U.S. political fact checkers are debunking several claims six Republican presidential candidates made at their last debate ahead of next Saturday's key nominating election in the Atlantic coastal state of South Carolina.
War in Iraq
Both The Washington Post and Politifact said there is slim evidence for the claim at Saturday's debate made by front-runner and billionaire real estate mogul Donald Trump that he stated his opposition "loud and clear" before the 2003 U.S. invasion of Iraq. The U.S. attack, popular in the U.S. at the time and much less so in the years that followed, was based on intelligence that turned out to be wrong that dictator Saddam Hussein was harboring weapons of mass destruction.
But the fact checkers found that ahead of the March 20, 2003 invasion the flamboyant Trump at most said Iraq was "a problem," and did not sharply criticize the U.S. involvement until 2004. At that point, he asked, "What was the purpose of this whole thing? Hundreds and hundreds of young people killed. And what about the people coming back with no arms and legs?"
Replacement of Supreme Court justice
Saturday's death of U.S. Supreme Court Justice Antonin Scalia led to calls from the Republicans for Democratic President Barack Obama to not nominate a replacement and let the next president elected in November to pick a new justice upon taking office next January.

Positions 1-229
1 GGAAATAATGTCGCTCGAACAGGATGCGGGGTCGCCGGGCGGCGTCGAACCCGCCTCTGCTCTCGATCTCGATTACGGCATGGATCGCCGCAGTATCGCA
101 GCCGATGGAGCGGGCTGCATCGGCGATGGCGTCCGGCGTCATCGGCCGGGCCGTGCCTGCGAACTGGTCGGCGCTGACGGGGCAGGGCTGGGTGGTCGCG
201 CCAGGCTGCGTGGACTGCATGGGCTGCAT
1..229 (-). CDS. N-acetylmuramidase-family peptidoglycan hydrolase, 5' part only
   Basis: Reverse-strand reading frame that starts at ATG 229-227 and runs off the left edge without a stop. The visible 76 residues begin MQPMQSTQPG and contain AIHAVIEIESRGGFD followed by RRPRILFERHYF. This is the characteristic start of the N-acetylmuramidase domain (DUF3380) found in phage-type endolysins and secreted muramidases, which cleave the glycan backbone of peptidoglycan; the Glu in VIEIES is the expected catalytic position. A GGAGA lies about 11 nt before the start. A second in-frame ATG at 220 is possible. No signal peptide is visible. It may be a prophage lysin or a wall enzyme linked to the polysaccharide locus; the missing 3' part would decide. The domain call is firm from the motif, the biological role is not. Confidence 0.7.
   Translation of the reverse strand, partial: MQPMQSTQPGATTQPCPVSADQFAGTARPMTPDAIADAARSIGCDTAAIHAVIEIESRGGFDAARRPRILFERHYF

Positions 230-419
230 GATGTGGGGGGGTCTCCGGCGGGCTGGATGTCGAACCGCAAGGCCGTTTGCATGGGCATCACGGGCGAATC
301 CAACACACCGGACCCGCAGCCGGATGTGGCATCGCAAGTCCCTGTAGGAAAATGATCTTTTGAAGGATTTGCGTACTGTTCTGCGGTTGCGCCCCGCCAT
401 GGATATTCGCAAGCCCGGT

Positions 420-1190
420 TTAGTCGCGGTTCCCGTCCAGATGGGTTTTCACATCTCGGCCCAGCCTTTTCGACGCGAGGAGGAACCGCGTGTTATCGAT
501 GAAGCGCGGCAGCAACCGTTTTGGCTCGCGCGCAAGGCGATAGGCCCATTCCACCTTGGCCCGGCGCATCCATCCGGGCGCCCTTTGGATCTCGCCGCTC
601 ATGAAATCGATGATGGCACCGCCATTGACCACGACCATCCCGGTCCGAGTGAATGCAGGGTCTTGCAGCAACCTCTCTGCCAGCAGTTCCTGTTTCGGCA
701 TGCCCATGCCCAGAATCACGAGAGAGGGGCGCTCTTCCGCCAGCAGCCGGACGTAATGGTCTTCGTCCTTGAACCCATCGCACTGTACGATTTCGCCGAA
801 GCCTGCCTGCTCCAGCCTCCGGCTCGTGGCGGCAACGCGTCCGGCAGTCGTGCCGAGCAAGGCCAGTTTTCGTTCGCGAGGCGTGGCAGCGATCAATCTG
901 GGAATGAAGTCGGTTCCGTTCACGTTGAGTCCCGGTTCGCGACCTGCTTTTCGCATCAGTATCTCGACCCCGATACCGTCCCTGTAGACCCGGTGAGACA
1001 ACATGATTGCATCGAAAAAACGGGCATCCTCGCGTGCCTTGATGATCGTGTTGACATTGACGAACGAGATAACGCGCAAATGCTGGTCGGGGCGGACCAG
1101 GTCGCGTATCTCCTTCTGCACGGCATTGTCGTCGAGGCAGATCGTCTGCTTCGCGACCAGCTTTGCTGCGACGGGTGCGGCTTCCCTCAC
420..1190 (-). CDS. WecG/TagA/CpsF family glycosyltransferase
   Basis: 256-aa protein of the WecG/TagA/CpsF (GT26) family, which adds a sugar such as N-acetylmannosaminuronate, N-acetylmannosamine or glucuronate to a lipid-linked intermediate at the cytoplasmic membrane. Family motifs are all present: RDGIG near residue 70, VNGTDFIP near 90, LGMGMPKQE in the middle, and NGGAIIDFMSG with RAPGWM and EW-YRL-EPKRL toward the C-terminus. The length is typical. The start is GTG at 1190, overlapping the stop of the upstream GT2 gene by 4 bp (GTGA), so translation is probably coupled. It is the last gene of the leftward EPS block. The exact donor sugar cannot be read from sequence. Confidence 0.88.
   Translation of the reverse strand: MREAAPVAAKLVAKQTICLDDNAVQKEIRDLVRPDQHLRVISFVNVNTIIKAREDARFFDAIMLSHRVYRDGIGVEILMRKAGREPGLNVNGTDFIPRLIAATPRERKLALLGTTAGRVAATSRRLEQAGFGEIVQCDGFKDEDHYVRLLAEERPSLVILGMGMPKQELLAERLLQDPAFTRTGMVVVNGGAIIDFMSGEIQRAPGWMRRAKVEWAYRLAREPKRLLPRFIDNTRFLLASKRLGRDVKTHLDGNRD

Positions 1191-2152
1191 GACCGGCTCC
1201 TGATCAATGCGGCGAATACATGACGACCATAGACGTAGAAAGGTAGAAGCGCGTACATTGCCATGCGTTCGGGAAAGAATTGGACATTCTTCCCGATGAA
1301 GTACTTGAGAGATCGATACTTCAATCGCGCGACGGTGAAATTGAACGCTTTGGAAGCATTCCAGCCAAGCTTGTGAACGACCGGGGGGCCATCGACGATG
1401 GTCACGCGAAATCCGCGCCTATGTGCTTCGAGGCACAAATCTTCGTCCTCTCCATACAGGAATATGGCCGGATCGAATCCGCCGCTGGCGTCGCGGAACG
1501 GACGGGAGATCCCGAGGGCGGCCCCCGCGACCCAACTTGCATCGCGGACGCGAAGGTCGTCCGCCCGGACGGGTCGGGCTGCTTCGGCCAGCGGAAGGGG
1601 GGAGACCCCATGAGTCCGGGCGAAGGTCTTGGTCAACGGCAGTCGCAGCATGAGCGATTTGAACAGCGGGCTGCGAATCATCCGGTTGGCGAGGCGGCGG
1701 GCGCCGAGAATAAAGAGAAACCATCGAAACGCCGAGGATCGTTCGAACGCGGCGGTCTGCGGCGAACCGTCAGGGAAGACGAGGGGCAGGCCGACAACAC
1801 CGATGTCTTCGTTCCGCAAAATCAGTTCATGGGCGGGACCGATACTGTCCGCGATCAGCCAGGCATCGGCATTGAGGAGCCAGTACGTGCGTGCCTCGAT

But the fact checkers quarreled with Florida Senator Marco Rubio's contention that it has "been over 80 years since a lame-duck president has appointed a Supreme Court justice." They noted that a Republican favorite, President Ronald Reagan, named Justice Anthony Kennedy to the country's highest court in late 1987 and his appointment was confirmed in early 1988, Reagan's last full year in office.
Politifact said that while Reagan's remaining time in office was a bit longer than Obama's at the time of a court appointment, "it's hard for us to see how Obama can be considered a lame duck but not Reagan. Both were second-term presidents who knew they would not serve again but did not yet know who their successor would be."
The Post said the claim by former Florida Governor Jeb Bush, the son and brother of two U.S. presidents, that Florida led the nation in job growth during his gubernatorial tenure from 1999 to 2006 is "just not supported" by national labor data, although the state was among the highest at the time in adding jobs.
Bush chided one-time casino magnate Trump for going "bankrupt four times," which the New York real estate developer quickly disputed, saying "That's another lie. I never went bankrupt."
The Post said that while Trump never personally went "bankrupt," his companies did, with him having to give up personal assets and reduce his equity stake in the casinos.